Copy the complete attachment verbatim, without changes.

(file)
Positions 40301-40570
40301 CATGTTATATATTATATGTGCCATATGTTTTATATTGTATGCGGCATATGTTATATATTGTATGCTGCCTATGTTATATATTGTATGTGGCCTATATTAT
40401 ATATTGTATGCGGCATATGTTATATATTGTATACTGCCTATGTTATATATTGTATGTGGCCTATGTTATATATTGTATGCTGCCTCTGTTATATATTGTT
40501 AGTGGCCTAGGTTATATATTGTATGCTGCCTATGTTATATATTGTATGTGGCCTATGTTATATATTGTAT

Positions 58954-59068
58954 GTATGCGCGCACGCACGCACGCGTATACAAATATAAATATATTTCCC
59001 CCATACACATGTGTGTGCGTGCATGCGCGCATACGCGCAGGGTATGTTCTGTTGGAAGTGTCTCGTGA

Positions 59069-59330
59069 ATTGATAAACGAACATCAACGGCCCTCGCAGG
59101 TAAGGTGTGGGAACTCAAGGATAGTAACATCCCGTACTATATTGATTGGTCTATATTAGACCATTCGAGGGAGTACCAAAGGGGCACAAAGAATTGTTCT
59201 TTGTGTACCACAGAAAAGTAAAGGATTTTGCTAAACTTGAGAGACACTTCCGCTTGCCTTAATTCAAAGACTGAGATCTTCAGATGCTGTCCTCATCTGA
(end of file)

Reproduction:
Positions 40301-40570
40301 CATGTTATATATTATATGTGCCATATGTTTTATATTGTATGCGGCATATGTTATATATTGTATGCTGCCTATGTTATATATTGTATGTGGCCTATATTAT
40401 ATATTGTATGCGGCATATGTTATATATTGTATACTGCCTATGTTATATATTGTATGTGGCCTATGTTATATATTGTATGCTGCCTCTGTTATATATTGTT
40501 AGTGGCCTAGGTTATATATTGTATGCTGCCTATGTTATATATTGTATGTGGCCTATGTTATATATTGTAT

Positions 58954-59068
58954 GTATGCGCGCACGCACGCACGCGTATACAAATATAAATATATTTCCC
59001 CCATACACATGTGTGTGCGTGCATGCGCGCATACGCGCAGGGTATGTTCTGTTGGAAGTGTCTCGTGA

Positions 59069-59330
59069 ATTGATAAACGAACATCAACGGCCCTCGCAGG
59101 TAAGGTGTGGGAACTCAAGGATAGTAACATCCCGTACTATATTGATTGGTCTATATTAGACCATTCGAGGGAGTACCAAAGGGGCACAAAGAATTGTTCT
59201 TTGTGTACCACAGAAAAGTAAAGGATTTTGCTAAACTTGAGAGACACTTCCGCTTGCCTTAATTCAAAGACTGAGATCTTCAGATGCTGTCCTCATCTGA